This is the fourth post in my series on voting systems. Part I covered requirements and then Part II and Part III covered in-person voting using paper ballots. However paper ballots don8217t need to be voted in person it8217s also possible to have people mail in their ballots in which case they can be counted the same way as if they had been voted in person.
Mail-in ballots get used in two main ways.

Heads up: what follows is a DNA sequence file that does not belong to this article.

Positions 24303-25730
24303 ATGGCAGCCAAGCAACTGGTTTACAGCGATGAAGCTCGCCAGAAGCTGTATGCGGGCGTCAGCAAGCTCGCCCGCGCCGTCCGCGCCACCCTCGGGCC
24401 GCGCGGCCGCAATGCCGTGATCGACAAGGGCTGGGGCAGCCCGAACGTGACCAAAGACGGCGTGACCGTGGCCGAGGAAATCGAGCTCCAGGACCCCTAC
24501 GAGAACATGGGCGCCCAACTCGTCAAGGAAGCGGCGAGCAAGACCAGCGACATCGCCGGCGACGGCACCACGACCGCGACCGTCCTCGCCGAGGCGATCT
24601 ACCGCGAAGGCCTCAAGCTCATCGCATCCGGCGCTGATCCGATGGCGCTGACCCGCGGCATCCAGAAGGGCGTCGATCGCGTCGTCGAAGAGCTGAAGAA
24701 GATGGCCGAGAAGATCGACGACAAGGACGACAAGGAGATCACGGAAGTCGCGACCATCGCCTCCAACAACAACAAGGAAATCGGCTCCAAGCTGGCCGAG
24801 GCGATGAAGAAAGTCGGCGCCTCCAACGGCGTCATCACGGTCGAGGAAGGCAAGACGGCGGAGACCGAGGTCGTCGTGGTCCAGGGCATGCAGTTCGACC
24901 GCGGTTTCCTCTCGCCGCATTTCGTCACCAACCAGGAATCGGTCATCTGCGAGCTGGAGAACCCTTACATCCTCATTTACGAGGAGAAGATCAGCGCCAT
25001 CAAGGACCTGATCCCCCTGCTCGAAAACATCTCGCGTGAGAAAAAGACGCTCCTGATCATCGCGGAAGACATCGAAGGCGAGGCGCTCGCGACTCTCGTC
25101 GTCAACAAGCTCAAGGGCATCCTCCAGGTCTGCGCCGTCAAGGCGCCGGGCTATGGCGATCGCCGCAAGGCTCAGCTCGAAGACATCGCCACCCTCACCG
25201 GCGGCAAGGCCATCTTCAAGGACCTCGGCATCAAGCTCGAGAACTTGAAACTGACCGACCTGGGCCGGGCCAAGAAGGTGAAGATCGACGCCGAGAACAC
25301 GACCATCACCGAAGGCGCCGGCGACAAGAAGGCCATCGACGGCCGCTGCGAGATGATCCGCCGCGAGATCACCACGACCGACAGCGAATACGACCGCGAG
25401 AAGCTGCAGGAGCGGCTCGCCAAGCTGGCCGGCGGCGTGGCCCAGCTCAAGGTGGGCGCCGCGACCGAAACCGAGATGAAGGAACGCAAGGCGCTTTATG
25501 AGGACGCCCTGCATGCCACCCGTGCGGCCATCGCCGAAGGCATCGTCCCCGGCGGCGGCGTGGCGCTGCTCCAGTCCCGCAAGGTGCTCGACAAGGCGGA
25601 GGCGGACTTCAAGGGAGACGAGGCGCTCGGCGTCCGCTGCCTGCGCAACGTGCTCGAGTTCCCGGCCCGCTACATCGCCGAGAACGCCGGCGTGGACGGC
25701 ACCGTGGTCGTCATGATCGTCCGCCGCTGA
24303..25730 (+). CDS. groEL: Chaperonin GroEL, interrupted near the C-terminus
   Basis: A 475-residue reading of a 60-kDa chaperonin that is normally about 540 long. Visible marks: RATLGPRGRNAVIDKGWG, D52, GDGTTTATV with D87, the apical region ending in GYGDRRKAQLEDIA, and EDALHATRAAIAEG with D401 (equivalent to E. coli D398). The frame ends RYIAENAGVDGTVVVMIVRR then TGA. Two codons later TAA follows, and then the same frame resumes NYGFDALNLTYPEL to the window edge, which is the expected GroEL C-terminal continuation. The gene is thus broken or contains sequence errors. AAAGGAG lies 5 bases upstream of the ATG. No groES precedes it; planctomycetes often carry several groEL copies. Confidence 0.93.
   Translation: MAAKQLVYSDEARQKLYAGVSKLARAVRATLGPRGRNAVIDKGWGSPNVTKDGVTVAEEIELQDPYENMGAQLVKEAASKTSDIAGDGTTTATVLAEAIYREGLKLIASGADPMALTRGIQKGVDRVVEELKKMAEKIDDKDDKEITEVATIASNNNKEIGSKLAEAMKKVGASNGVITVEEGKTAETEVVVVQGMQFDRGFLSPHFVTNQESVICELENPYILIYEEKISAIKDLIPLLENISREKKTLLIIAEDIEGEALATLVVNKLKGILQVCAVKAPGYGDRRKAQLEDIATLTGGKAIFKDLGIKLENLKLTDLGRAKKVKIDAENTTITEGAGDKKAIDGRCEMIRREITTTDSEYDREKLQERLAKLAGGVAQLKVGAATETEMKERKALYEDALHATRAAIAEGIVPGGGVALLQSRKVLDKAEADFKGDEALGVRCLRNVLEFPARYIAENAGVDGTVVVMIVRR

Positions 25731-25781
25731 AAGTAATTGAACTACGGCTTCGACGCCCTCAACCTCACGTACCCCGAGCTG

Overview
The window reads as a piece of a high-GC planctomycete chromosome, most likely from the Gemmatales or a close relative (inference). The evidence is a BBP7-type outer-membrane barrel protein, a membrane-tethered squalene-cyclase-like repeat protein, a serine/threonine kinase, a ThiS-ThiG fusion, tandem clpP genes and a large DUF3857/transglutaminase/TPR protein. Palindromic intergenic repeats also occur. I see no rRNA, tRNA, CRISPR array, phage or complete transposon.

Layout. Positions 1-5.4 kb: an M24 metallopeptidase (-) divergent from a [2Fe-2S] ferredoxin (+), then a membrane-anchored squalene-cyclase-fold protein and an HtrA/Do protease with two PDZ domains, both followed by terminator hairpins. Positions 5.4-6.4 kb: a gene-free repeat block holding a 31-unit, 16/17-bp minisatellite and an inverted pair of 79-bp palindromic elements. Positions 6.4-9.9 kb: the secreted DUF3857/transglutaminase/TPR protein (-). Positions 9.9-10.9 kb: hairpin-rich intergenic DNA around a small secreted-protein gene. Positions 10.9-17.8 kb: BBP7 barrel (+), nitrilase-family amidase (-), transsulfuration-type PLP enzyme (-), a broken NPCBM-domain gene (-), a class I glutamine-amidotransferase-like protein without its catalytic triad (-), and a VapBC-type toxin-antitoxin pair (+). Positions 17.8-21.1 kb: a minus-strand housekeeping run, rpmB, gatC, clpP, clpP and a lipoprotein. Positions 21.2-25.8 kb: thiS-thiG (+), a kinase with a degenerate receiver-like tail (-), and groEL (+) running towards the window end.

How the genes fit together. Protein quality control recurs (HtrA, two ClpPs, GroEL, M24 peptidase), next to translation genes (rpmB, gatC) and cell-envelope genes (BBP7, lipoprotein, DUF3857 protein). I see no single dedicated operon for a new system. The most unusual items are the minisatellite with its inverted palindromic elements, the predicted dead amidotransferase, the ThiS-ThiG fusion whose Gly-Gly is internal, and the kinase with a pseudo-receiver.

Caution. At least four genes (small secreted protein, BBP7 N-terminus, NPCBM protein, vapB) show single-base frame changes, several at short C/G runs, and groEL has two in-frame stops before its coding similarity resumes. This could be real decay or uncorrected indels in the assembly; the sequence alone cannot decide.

From a technical perspective absentee ballots and vote-by-mail work the same way it8217s just a matter of which sets of voters vote in person and which don8217t. These lines also blur some in that some jurisdictions require a reason to vote absentee whereas some just allow anyone to request an absentee ballot 8220no-excuse absentee8221. Of course in a vote-by-mail only jurisdiction then voters don8217t need to take any action to get mailed a ballot. For convenience I8217ll mostly be referring to all of these procedures as mail-in ballots.